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Pharmacological behavior of systemically administered nanoparticles of defined properties : mechanistic investigations at the organ, tissue, and cellular levels

Citation

Choi, Chung Hang Jonathan (2011) Pharmacological behavior of systemically administered nanoparticles of defined properties : mechanistic investigations at the organ, tissue, and cellular levels. Dissertation (Ph.D.), California Institute of Technology. http://resolver.caltech.edu/CaltechTHESIS:02162011-153857988

Abstract

The objective of this thesis is to establish design rules for nanoparticle properties that enable their in vivo transport to target destinations. Gold nanoparticles containing surface-engrafted polyethylene glycol (PEG) chains are prepared with controlled physicochemical properties (hydrodynamic size, surface charge, targeting ligand density). Upon systemic injection into mice, the transport of nanoparticles is monitored by blood pharmacokinetics as well as distribution at the organ, tissue, and subcellular levels from the same injection in an individual animal. At a constant, slightly negative surface charge (ca. -10 mV), most PEGylated gold nanoparticles (PEG-AuNPs) deposit in the liver, spleen, and kidney of normal mice 24 hours after injection. Increasing retention in the liver (Kupffer cells) and spleen correlate positively with increasing nanoparticle diameter over the range of 25-165 nm, largely due to phagocytic uptake. Accumulation in the kidney is size-dependent, but shows a maximum uptake at ca. 75 ± 25 nm that also gives the highest deposition in the mesangium (uptake by mesangial cells). Tumor-bearing mice received injections of PEG-AuNPs of near-constant size (ca. 75 nm) and surface charge (ca. -10 mV) but with variable amounts of ligands that target cancer cells (0-144 ligands per nanoparticle). Independent of ligand content, nanoparticles accumulate in the tumor by the enhanced permeation and retention effect to the same magnitude, and adjacent to leukocytes. Nanoparticles only enter cancer cells in significant amounts when they contain targeting ligands above a threshold amount (between 18 and 144 ligands per nanoparticle). Mechanistic studies from model nanoparticles provide insights for the delivery of therapeutic nanoparticles. Systemic administrations of targeted, cyclodextrin-based, siRNA-containing nanoparticles are investigated in animals and humans (Phase I clinical trial). A fluorescent chemical stain with exposed adamantane molecules for binding into the cyclodextrin cups of the targeted nanoparticles is created, allowing for the examination of tumor tissue sections from animals and patient biopsies. Results from both animal and human tissues reveal intracellular, dose-dependent accumulation of targeted nanoparticles in cancer cells of the tumor.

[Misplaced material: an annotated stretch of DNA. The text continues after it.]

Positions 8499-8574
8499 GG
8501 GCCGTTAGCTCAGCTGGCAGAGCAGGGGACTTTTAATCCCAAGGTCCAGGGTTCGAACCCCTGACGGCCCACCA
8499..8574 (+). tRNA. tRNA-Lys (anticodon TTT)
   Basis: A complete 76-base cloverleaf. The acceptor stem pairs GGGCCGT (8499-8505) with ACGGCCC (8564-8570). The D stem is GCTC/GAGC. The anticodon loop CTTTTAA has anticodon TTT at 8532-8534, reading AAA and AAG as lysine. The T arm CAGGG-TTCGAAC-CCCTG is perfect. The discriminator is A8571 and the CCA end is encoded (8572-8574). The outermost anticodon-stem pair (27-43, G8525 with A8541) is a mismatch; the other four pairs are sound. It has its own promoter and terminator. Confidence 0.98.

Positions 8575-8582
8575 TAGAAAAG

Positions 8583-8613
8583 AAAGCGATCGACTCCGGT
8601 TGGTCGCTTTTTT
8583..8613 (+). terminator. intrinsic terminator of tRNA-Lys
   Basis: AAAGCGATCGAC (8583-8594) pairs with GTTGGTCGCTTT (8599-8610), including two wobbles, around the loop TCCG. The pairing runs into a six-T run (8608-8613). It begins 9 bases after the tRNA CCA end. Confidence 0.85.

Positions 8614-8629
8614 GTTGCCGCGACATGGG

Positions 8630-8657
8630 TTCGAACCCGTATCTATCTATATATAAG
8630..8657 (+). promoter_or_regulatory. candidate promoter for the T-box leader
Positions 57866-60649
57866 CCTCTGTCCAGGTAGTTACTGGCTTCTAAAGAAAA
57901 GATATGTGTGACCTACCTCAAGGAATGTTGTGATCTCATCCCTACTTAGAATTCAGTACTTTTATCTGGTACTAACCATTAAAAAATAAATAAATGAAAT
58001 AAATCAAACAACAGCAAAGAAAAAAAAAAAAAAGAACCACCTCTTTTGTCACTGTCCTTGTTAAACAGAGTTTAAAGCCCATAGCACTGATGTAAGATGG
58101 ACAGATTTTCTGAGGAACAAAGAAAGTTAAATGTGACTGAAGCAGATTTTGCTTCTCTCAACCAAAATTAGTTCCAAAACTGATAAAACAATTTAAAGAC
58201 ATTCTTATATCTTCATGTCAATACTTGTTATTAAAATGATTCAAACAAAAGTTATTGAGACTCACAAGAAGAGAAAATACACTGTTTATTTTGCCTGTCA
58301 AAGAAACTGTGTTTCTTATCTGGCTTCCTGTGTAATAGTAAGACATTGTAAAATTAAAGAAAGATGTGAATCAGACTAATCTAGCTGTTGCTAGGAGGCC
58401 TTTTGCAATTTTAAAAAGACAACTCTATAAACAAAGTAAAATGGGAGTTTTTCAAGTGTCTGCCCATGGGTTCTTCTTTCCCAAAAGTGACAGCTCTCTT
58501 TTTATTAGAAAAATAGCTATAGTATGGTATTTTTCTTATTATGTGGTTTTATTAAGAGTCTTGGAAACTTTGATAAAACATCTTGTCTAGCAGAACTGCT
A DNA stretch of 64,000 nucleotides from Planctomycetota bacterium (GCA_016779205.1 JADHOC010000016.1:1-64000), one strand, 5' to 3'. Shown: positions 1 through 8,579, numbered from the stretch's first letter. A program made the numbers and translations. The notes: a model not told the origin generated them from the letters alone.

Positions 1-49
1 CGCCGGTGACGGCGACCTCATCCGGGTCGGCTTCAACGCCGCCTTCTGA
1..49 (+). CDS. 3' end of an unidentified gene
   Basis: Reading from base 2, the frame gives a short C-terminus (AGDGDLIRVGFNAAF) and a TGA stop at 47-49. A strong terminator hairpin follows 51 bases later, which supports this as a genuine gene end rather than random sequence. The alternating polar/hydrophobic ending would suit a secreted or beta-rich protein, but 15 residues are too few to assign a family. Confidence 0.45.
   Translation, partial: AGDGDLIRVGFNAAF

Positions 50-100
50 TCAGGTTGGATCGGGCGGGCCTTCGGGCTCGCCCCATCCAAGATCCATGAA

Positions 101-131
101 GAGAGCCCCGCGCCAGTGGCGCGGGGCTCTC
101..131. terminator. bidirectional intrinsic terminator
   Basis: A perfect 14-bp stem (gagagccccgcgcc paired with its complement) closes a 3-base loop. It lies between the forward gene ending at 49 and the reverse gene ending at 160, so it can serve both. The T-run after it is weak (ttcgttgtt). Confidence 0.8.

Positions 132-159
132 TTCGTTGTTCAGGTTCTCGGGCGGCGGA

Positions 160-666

Item Type:Thesis (Dissertation (Ph.D.))
Subject Keywords:drug delivery; gold nanoparticles; cancer; imaging
Degree Grantor:California Institute of Technology
Division:Chemistry and Chemical Engineering
Major Option:Chemical Engineering
Awards:Constantin G. Economou Memorial Prize, 2008 ; AIChE Bionanotechnology Graduate Student Award (2nd Prize), 2010
Thesis Availability:Public (worldwide access)
Research Advisor(s):
  • Davis, Mark E.
Thesis Committee:
  • Brady, John F.
  • Wang, Zhen-Gang
  • Webster, Paul
  • Davis, Mark E. (chair)
Defense Date:26 April 2011
Funders:
Funding AgencyGrant Number
National Cancer InstituteCA 119347
National Institute of HealthR01 EB004657
National Institute of Health2P30DC006272-06
Record Number:CaltechTHESIS:02162011-153857988
Persistent URL:http://resolver.caltech.edu/CaltechTHESIS:02162011-153857988
Default Usage Policy:No commercial reproduction, distribution, display or performance rights in this work are provided.
ID Code:6245
Collection:CaltechTHESIS
Deposited By: Chung Hang Choi
Deposited On:17 May 2011 23:08
Last Modified:12 Dec 2014 18:22

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